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Kowale Pańskie

From Wikipedia, the free encyclopedia

Kowale Pańskie
Rzeka Kiełbaska.jpg
River Kiełbaska running through northern part of Kowale Pańskie
Kowale Pańskie is located in Poland
Kowale Pańskie
Kowale Pańskie
Coordinates: 51°56′N 18°32′E / 51.933°N 18.533°E / 51.933; 18.533
CountryPoland Poland
VoivodeshipGreater Poland
Population 190

Kowale Pańskie (pronounced [kɔˈvalɛ ˈpaj̃skʲɛ]) is a village in the administrative district of Gmina Kawęczyn, within Turek County, Greater Poland Voivodeship, in west-central Poland.[1] It lies approximately 4 kilometres (2 mi) north of Kawęczyn, 10 km (6 mi) south of Turek, and 122 km (76 mi) south-east of the regional capital Poznań.

The village has a population of 190.

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Village Kowale existed already in the 13th century. Bought by Archbishop Jakub Świnka around 1280 it remained the property of the Gniezno Archdiocese until the 18th century. The name Kowale appeared in the 17th century, in reference to a community of blacksmiths (kowale in Polish) servicing local market. The church, founded by Antoni Czarnecki, was built in 1847; the church's parish included 12 villages. In mid 19th century, during the Partitions of Poland, the population of Kowale Pańskie (and the adjacent Wola Kowalska) was only 323 people, half of whom lived and worked around the local historic manor (built in 1750), owned by industrialist Robert Schultz who run a steam-powered mill. Kowale Pańskie consisted of 30 farms. The inhabitants was predominantly Polish, with some German and even fewer Jewish families.[2] Following Poland's return to independence Kowale became the county seat (gmina) in 1928 consisting of 59 settlements. Volunteer fire station was built, a school complex (1933),[3] and a community bank (Gminna Kasa Pożyczkowo-Oszczędnościowa).[2]

World War II and the Holocaust

With the German invasion of Poland at the onset of World War II, Kowale became part of Turek Kreis in Reichsgau Wartheland territory annexed directly to Nazi Germany. Kowale county was chosen as the location of a transit ghetto for Polish Jews from the entire region spanning 16 settlements including Turek.[4] The ghetto – centred around Czachulec – was known in German as Heidemühle in reference to an old windmill standing there; all Polish families were expelled from the zone with younger Poles taken to Germany for slave labour. The Nazis ordered the creation of a single Judenrat council for all Jewish communities together. The ghetto held 3,700 Jews; up to 18 families per each farmhouse living anywhere they could including in barnyards.[5]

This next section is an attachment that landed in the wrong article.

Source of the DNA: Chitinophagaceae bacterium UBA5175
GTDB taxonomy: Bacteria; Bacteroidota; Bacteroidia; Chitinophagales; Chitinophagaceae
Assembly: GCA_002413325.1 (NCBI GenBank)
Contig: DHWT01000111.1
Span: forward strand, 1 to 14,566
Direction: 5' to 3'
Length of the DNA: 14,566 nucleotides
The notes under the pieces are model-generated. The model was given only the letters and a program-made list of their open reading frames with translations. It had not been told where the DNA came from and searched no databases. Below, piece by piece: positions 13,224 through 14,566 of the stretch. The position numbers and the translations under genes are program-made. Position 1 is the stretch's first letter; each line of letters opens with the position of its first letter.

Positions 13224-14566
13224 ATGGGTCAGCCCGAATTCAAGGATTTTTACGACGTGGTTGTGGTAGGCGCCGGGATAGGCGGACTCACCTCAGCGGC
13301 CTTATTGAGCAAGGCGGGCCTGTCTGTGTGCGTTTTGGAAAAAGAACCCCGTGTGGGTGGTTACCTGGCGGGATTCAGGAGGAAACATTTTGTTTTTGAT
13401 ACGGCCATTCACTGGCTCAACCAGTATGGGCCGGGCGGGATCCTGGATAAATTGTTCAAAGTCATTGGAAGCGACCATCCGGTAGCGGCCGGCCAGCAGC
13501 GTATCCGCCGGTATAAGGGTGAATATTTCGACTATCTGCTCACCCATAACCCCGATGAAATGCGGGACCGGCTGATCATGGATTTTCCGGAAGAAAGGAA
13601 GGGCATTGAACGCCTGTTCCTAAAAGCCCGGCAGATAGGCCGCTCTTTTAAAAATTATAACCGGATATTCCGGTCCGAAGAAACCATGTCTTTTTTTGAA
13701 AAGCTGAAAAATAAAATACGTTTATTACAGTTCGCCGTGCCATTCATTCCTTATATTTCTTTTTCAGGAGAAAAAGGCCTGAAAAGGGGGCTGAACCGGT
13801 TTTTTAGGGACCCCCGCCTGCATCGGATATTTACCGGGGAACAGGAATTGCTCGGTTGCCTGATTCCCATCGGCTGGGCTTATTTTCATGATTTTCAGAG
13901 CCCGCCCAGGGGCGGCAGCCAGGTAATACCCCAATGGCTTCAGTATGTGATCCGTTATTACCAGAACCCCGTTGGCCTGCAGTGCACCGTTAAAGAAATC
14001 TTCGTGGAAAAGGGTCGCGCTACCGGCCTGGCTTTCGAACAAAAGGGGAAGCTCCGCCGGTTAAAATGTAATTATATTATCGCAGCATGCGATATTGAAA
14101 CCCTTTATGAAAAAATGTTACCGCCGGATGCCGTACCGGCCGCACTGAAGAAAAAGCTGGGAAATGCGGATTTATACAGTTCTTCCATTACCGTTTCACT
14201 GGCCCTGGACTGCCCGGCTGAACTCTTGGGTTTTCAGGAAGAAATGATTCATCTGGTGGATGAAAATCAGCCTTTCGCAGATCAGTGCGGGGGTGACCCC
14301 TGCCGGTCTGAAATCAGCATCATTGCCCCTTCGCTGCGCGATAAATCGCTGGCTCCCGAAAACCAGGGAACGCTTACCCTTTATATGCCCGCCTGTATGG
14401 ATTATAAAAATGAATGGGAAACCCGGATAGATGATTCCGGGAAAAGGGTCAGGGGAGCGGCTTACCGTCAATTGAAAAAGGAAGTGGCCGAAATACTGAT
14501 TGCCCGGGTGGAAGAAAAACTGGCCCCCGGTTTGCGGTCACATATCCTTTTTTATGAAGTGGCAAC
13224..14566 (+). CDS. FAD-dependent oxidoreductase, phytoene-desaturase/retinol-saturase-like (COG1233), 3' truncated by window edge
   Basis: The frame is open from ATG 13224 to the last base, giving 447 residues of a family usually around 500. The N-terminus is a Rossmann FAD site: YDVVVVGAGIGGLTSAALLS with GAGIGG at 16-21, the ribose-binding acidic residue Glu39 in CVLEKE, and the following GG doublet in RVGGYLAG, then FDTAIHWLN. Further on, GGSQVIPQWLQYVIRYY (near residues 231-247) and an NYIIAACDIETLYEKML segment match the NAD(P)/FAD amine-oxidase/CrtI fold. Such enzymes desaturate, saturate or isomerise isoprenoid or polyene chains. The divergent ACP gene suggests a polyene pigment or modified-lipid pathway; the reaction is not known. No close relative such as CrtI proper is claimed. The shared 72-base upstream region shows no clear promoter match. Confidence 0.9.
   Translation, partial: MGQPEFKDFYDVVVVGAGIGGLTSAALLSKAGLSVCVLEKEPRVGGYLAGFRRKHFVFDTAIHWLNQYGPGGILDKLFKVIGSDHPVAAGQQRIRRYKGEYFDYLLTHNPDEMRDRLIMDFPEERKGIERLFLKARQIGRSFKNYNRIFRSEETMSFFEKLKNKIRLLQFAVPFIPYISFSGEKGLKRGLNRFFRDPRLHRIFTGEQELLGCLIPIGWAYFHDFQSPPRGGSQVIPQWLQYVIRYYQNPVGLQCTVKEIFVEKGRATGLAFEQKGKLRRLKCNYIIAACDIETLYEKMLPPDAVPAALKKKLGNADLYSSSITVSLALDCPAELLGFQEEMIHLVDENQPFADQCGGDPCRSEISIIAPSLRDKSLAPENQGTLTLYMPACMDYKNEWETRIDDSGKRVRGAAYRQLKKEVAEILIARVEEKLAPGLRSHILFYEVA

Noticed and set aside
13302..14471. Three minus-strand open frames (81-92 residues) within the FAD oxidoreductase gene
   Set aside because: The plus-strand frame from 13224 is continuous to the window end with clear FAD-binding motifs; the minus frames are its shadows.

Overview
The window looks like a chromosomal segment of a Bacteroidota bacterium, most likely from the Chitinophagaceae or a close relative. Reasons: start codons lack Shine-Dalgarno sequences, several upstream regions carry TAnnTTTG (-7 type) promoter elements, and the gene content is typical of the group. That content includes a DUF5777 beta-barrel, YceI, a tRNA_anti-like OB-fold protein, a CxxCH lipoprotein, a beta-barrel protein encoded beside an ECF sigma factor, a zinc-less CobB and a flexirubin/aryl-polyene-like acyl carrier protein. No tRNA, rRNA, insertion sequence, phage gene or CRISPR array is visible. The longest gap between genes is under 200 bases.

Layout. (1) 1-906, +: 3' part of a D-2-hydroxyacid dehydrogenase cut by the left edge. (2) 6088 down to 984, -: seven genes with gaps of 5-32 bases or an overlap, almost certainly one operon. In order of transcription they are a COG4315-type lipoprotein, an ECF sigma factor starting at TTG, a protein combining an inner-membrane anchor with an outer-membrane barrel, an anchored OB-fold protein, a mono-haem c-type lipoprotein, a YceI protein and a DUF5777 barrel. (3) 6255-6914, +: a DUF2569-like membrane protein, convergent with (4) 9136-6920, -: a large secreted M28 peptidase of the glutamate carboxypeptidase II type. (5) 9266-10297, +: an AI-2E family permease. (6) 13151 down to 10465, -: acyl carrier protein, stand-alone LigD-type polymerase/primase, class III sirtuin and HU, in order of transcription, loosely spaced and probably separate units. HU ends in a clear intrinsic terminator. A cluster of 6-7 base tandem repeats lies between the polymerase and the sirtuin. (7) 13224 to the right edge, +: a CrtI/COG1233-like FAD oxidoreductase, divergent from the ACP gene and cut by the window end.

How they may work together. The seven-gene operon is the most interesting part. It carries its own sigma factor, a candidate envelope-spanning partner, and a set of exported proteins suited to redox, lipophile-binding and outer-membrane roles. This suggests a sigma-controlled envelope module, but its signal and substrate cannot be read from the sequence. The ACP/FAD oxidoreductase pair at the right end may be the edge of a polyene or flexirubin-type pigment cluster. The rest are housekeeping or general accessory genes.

In October 1941, SS-Sturmbannführer Herbert Lange chose nearby Chełmno as the location of the first ever extermination camp.[6] The gas vans manufactured in Berlin were delivered some time in November.[7] On 8 November 1941, all Jews from the Kowale Pańskie Ghetto were herded in the village of Bielawki for a selection. About 1,100 people were declared "incapable of work" and on 13-14 November transported to the death camp in Chełmno. The younger and stronger men in Kowale were deported to forced labour near Poznań in early 1942, followed by a group of Jewish women. The final liquidation of the ghetto took place on 20 July 1942, when the remaining Jews were sent to Chełmno, but also murdered outside the village, along with Jewish hospital patients and 12 Jewish policemen. The inhabitants of Babiak, Dąbie, Dęby Szlacheckie, Grodziec, Izbica Kujawska, Kłodawa, Koło, Nowiny Brdowskie, and Sompolno were deported to Chełmno before March 1943.[8]

See also


  1. ^ "Central Statistical Office (GUS) - TERYT (National Register of Territorial Land Apportionment Journal)" (in Polish). 2008-06-01.
  2. ^ a b Andrzej Tyczyno (31 January 2010). "Kowale Pańskie". Settlement history. Stowarzyszenie na Rzecz Rozwoju Powiatu Tureckiego.
  3. ^ Zespół Szkół w Kowalach Pańskich. "O szkole" [School History]. Szkoła Podstawowa i Gimnazjum w Kowalach Pańskich.
  4. ^ Yizkor Book Project (2008). "Kowale Pańskie, District of Turek". Translated by Ada Holtzman. JewishGen. Missing or empty |url= (help) Also in: Pinkas Hakehilot (1976). "Kowale Pańskie". Communities of Lodz and Its Region. Yad Vashem, Jerusalem: Encyclopedia of Jewish Communities: Poland. Vol I. Missing or empty |url= (help)
  5. ^ Zbigniew Nabzdyk et al. (18 July 2012). "Getto Czachulec". Konińska Gazeta Internetowa.
  6. ^ Christopher R. Browning (2011). Remembering Survival: Inside a Nazi Slave-Labor Camp. b. W. W. Norton & Company. pp. 54, 65. ISBN 0393338878. Retrieved 28 June 2015. Also in: Holocaust Research (2007). "Lange, Herbert; SS-Hauptsturmführer". Chelmno Death Camp Dramatis Personae. Holocaust Education & Archive Research Team.
  7. ^ Mathias Beer (translated from the German) (2015). "The Development of the Gas-Van in the Murdering of the Jews". The Final Solution. Jewish Virtual Library. "Die Entwicklung der Gaswagen beim Mord an den Juden," Miszelle. Vierteljahrshefte fuer Zeitgeschichte, 37 (3), pp. 403-417. Retrieved 27 June 2015.
  8. ^ Holocaust Encyclopedia (2016). "Deportations to Chelmno". United States Holocaust Memorial Museum. Missing or empty |url= (help) Also in: Martin Gilbert (2009). The Routledge Atlas of the Holocaust. Routledge. p. 70. ISBN 0415484812.

This page was last edited on 27 November 2018, at 15:42
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